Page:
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Happy Halloween! How's your Memento Mori?

Tantz_Aerine at 12:00AM, Oct. 31, 2020
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Halloween, aka Eve of All Saints, is a Day of the Dead.

Days of the Dead exist in nearly every culture. There's the famous Dia de Muertos from Mexico, but there are also less known ones.

For example, in Greece we got “Soul Saturdays” which are basically two Saturdays a year commemorated by the Orthodox Christian Church where a remembrance prayer and ritual takes place for all the souls of those who have passed, to ensure that even those who don't have loved ones to have such prayers held for them privately, and all those who are missing, got lost at sea, fell in action, or otherwise have perished without being retrieved, get two. They are always related to Easter Sunday and come one before and one after that. They are also considered the two Saturdays where the dead leave the underworld to walk among us all during Lent and Easter, then the second one when they return to the underworld, awaiting the Second Coming to be resurrected.

Halloween is said to have started off in similar fashion, until more elements were added after the 18th century- but it never stopped revolving around death, has it?

Even in the most fun way, it's about ghosts, and the occult, and death in a variety of ways: the threat of it (serial killers/ predatory creatures/ costumes that imply a life threatening situation/ etc), the experience of it (skeletons, decay, the unknown, ghosts, etc) and those who somehow defeat it, wield it or defy it (the undead, witches, vampires, and so on).

It's a fun time where in a roundabout way we contemplate our own mortality, isn't it? By reacting to scares, by joking about deathly situations, by making ourselves up as a corpse, and so many more.

And in a way, I think, that Halloween is a great Memento Mori to have: for what better way to acknowledge the fragility of life and its inevitable end by looking at it in the eyes and laugh?

This is my take-away as an outsider looking in at Halloween and all its iterations.

What does Halloween mean for you? Do you think there's a memento mori in Halloween for you?

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comment

anonymous?

Avart at 12:34AM, Nov. 1, 2020

Halloween for me it's a day that reminds me all those things as a child, 'trick or treat' from house to house, with family or friends. Mostly funny, but at some point, things aren't now as they used to be when I was a child. I'm from Mexico, so the real deal is the Dia de Muertos (Day of the Dead) in November 2nd. But in the city where I live, Monterrey, as we are close to the border wih USA, this tradition isn't too strong or at least as popular as Halloween. I think it could sound a bit dumb, but if you see the movie 'Coco', you could understand better the meaning of this day for us. Great article!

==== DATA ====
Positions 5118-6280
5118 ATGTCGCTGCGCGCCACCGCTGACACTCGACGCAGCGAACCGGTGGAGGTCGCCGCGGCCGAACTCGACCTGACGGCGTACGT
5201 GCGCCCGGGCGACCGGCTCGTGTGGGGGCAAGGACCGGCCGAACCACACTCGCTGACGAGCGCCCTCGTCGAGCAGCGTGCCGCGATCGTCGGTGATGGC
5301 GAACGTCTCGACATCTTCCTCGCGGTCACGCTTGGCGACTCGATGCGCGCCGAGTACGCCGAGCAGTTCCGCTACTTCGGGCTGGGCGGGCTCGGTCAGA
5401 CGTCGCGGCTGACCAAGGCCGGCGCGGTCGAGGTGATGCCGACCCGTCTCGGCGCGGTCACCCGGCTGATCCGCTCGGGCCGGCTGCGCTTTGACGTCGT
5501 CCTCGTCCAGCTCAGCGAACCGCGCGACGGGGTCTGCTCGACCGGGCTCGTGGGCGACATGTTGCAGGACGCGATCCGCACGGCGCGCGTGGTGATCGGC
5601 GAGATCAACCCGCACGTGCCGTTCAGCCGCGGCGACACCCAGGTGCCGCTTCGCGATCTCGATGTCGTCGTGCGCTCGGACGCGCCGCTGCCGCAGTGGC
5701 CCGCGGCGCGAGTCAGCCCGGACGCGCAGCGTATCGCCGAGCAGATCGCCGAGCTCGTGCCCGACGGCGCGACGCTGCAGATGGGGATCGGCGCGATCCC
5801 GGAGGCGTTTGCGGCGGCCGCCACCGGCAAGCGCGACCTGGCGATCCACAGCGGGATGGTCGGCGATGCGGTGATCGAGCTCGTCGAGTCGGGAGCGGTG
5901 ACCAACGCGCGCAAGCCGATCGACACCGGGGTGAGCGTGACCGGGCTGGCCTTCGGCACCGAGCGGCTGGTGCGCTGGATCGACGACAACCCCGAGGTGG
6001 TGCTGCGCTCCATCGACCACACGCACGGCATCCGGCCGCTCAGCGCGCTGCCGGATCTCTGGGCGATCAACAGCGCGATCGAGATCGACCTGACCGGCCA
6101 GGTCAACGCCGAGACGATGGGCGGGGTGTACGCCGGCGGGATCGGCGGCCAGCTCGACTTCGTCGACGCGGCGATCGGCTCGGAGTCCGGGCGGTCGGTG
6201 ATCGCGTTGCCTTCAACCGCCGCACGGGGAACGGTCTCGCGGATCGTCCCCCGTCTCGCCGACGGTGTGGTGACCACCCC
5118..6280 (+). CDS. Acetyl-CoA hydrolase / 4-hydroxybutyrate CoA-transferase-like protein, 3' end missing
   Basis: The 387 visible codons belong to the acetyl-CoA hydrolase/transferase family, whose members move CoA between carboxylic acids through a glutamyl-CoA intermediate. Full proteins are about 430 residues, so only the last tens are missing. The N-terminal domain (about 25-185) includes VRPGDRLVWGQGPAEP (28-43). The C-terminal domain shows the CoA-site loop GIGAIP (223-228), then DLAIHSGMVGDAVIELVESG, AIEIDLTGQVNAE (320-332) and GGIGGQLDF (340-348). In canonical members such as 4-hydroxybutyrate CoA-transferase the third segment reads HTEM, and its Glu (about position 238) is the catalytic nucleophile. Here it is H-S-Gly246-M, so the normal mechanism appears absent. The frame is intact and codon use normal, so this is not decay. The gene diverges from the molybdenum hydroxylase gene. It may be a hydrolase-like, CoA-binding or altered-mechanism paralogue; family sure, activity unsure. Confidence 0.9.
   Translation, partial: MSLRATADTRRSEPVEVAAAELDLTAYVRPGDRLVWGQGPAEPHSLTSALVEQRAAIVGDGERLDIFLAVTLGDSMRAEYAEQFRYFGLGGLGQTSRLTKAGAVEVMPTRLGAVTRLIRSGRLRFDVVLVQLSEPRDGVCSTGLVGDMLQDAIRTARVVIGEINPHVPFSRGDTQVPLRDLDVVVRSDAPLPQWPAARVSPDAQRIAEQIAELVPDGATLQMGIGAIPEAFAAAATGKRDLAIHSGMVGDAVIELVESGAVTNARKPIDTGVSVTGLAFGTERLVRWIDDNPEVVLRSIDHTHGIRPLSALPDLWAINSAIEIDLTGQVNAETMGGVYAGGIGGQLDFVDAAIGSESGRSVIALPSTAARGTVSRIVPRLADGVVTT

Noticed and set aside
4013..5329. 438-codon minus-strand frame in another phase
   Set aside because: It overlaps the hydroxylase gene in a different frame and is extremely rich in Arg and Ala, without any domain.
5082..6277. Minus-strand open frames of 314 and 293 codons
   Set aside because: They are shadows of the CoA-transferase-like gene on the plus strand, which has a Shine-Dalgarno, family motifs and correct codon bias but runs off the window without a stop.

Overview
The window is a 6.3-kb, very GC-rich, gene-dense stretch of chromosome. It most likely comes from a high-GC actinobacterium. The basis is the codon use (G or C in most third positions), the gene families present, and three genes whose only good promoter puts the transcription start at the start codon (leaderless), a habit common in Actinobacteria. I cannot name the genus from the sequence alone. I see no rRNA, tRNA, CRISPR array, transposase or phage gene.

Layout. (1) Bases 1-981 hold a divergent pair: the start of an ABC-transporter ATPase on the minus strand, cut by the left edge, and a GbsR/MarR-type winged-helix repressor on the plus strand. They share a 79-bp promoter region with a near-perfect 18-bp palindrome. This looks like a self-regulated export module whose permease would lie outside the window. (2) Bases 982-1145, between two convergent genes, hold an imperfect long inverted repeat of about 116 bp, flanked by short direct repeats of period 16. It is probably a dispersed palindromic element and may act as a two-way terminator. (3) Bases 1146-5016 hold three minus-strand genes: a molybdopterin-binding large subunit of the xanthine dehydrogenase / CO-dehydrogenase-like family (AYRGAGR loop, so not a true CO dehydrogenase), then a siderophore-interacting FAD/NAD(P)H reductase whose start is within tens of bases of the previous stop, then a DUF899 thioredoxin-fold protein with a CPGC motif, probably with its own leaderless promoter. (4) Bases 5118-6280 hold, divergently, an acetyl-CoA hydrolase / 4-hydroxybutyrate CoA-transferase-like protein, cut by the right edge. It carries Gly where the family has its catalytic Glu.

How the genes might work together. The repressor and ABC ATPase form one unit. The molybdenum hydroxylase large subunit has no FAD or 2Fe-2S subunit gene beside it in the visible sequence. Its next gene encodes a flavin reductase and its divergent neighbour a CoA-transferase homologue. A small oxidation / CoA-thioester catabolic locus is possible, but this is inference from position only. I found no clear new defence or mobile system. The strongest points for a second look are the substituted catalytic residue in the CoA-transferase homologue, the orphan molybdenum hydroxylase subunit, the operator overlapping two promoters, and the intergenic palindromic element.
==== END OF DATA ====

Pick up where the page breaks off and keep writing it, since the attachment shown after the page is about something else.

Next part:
hushicho at 8:35PM, Oct. 31, 2020

I don't think it's necessarily that sort of thing, but if that's what you get out of it, that's good to learn and to take that with you. If anything, I think it gives us comfort when the veil between the worlds is thinnest, and we can -- if we let ourselves -- see glimpses of wonder and promise of more to the cosmic fabric than this. Most people don't really take the time to contemplate the day or its nature. I think it ends up being a good thing if we can just consider some of the things that have happened in the past year and the people important to us. This day, in older times, used to be the end of the year. Let's step forward into a better new one.

PaulEberhardt at 9:22AM, Oct. 31, 2020

To me Halloween is mostly some good and quirky fun, and I love it for this very quality. The way it laughs death and fear in their face by having fun with their symbols is an affirmation of life more than anything else. Traditionally, children in my region used to dress up as cattle herds and angels and go from door to door on St. Nicolas day (December 6) to threaten you with Christmas carols - some even not shying away from using recorders - until you come across with the sweets. Now that was creepy! (jk) But Halloween has kind of replaced it here in the past few years. My personal memento moris are varied and with me all the time, the feeling that it's suddenly autumn again when summer seemed just a moment ago would be one example, or the realisation how damn long ago it actually is that I perpetrated carols on a recorder myself. ;)

Scott D at 7:01AM, Oct. 31, 2020

For me, Hallowe'en is what Christmas is to a lot of other people. It's the event I look forward to the most all year, and it's been commented on that it's when I'm at my most animated. I don't really share a lot in common with other members of my family in terms of interests, tastes, and hobbies, but it's something close friends and I share with great aplomb. It's a day when we get to wear our weirdness and macabre proclivities most proudly. I'd love it if I could have my decorations up for two weeks.

usedbooks at 3:44AM, Oct. 31, 2020

It was always my sister's and my holiday. Dad loved it most when we were kids, dressing up and doing weird dad things, taking us trick-or-treating. But when we outgrew that, our parents both participated in big church events (special treat bag giveaways for kids), leaving sis and I home by ourselves. We had very few visitors on our street, so we'd watch MTV (later Ghost Hunters) and enjoy each other's company. When they became a thing, ghost story shows were my sister and my shared activity. Sis is still a Halloween lover. She throws big parties every year and dresses her whole family up to fit a theme. (Addams Family this year, I think.) So, Halloween will always be connected to my sister, even when she's not around.


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